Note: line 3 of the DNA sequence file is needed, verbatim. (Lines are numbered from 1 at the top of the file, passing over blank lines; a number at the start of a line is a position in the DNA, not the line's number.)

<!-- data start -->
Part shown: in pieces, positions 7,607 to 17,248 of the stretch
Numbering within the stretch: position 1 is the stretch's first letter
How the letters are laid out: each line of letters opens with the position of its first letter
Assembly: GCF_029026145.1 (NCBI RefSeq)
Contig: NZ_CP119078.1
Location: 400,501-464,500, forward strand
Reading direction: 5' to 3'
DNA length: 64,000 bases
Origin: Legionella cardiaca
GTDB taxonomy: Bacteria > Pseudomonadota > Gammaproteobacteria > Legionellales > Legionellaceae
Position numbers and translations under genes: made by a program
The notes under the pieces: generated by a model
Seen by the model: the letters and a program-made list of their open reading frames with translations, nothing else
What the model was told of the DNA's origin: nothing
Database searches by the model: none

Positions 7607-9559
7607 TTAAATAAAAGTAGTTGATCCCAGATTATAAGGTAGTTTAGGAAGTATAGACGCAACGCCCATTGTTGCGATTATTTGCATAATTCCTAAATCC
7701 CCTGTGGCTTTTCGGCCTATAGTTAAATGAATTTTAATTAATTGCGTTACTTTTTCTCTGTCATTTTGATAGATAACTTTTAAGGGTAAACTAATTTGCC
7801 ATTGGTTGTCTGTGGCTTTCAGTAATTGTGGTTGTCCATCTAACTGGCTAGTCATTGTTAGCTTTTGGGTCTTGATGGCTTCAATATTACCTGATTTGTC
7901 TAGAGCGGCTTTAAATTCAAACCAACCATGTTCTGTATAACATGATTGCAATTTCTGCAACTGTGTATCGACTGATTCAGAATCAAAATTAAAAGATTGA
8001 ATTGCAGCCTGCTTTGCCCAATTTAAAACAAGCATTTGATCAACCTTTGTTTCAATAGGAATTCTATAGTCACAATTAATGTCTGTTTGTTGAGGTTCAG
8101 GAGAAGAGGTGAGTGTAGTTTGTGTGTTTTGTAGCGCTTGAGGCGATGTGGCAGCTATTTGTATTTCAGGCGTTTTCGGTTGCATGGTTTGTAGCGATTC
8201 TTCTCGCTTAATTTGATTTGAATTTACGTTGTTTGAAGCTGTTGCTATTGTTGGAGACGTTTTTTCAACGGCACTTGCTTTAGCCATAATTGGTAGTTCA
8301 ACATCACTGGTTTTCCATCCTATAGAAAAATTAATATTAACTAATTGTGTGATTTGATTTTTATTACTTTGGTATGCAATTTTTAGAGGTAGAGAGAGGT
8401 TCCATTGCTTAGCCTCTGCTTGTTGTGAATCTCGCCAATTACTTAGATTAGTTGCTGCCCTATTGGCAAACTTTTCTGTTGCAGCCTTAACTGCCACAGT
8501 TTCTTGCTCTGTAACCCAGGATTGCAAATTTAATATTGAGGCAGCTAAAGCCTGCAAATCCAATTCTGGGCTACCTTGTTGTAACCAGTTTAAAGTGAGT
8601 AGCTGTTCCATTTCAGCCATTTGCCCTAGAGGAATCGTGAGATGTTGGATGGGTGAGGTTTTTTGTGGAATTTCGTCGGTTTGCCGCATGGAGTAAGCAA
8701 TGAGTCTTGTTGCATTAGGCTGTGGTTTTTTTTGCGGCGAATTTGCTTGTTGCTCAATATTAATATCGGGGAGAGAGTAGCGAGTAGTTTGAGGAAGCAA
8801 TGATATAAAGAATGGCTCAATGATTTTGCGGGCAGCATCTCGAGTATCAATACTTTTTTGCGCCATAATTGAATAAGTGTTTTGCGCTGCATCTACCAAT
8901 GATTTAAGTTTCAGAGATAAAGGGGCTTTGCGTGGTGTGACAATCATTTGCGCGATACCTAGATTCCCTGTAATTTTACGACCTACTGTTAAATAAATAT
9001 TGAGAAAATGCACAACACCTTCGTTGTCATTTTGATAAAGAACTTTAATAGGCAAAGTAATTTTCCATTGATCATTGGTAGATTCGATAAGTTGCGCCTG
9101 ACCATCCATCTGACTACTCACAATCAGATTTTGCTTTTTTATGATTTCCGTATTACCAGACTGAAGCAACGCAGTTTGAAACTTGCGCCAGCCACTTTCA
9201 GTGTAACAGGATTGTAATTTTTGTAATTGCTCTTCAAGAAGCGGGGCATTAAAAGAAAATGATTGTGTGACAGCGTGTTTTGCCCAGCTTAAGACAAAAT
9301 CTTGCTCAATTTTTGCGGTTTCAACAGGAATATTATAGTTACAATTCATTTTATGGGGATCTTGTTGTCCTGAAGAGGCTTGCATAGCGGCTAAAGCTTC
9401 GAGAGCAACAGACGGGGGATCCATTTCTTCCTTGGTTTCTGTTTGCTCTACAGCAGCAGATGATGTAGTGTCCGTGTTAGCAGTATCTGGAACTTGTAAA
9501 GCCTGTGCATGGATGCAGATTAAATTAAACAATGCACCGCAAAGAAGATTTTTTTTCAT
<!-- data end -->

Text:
How the letters are laid out: each line of letters opens with the position of its first letter